Congressional Republicans and Democrats completed a deal on FY2016 appropriations and a package of tax provisions, but needed another short-term Continuing Resolution (CR), H.R. 2250, to allow time for votes in both the House and Senate.
The CR extension passed the House and Senate today by voice vote before the current CR runs out at midnight tonight The five-day CR will run until midnight Tuesday, December 22.
House Speaker Paul Ryan (R-WI) announced that the House will vote on the Tax extender bill tomorrow and the FY2016 Omnibus Appropriations bill on Friday.
The FY2016 Omnibus Appropriations bill will fund the 12 appropriations bills at the level agreed to in the Bipartisan Budget Act of 2015 agreed to in October.The total federal funding amount of $1.1 trillion provides $548 billion for defense base budgets and $518 billion for nondefense budgets. Funding for the Overseas Contingency Operations (OCO) accounts totals $73.7 billion. The Omnibus is expected to pass in the House and Senate and the White House has indicated the president would sign the bill.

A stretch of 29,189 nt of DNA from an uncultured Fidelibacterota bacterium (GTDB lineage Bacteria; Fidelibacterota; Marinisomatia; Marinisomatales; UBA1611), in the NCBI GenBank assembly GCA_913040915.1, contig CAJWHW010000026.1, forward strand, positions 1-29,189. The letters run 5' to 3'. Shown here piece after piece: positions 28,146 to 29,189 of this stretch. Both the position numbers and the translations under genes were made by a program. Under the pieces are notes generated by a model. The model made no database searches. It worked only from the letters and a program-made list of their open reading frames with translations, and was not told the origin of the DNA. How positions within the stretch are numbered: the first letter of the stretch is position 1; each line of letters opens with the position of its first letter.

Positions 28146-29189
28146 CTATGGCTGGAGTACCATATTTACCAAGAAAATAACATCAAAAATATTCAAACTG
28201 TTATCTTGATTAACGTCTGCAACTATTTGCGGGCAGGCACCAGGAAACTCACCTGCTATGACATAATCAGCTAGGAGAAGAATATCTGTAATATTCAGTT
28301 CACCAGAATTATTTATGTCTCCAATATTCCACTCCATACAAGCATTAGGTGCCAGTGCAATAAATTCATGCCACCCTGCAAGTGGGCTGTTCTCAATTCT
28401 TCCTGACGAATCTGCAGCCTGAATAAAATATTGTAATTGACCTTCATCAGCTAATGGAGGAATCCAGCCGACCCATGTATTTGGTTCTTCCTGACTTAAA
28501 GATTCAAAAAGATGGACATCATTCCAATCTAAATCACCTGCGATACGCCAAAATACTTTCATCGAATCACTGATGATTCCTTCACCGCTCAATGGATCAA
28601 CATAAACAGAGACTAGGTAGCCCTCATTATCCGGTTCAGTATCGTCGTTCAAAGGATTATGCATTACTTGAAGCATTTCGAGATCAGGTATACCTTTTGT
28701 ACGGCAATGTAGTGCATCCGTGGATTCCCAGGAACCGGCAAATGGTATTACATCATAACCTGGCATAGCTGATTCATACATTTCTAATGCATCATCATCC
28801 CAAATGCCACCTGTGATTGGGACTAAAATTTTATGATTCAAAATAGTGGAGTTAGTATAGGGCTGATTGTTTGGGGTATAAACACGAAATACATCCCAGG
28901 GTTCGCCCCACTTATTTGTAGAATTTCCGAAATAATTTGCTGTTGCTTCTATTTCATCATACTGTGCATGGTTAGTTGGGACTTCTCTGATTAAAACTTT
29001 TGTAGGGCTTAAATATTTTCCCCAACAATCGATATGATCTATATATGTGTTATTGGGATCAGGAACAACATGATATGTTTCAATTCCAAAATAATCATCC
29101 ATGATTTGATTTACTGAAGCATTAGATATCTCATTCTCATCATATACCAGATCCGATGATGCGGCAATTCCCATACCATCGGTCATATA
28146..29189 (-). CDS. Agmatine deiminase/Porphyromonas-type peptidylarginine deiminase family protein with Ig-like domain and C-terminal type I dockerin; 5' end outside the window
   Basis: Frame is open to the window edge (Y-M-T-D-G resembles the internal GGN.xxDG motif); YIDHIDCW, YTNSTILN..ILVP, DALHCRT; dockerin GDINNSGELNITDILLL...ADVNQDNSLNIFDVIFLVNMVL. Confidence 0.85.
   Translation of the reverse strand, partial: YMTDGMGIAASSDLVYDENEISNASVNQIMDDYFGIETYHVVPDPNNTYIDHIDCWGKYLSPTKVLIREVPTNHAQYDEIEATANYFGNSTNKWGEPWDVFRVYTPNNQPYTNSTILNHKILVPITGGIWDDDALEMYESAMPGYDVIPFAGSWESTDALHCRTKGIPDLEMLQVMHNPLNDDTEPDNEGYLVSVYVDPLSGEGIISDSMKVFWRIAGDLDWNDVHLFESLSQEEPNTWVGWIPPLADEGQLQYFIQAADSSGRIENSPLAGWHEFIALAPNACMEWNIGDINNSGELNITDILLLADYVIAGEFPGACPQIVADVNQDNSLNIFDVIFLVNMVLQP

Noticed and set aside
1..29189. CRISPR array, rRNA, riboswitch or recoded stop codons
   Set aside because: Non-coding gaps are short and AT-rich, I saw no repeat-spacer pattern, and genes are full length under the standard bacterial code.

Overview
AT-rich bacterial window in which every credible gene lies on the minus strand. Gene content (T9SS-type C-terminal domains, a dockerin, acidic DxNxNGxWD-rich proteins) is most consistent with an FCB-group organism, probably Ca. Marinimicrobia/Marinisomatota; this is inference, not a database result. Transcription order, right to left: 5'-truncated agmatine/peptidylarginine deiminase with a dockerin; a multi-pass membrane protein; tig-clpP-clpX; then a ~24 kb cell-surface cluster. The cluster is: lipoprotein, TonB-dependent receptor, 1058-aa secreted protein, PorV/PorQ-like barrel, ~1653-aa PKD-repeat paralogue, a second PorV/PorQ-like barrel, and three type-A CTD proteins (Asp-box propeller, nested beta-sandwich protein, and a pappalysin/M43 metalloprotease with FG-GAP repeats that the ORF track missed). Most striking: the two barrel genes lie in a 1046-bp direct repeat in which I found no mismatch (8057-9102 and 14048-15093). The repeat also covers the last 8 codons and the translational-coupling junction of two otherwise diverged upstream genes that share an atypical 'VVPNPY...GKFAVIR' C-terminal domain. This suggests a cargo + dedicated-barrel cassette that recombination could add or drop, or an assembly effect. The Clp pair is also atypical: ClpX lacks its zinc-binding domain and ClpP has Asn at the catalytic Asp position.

The Omnibus also includes a number of policy items that had caused much disagreement between Republicans and Democrats during negotiations. For example, the bill imposes new restrictions on travelers entering the US from countries currently not required to have visas. The House had passed legislation barring refugees from coming into the US until a new vetting system is implemented, which the White House strongly opposed.
The Congress also reached agreement on a bill that extends or makes permanent more than 40 expiring tax credits that had been subject to hard bargaining between Republicans, Democrats,and the White House. The bill extends many tax credits. It also makes permanent the child tax credit and the earned income tax credit for low and moderate income families, a priority for Democrats and the White House. The bill permanently extends the research and development tax credit. House Democrats are expected to oppose this bill because the lost revenue is not offset, but Republican leadership appear to have enough support to pass the bill.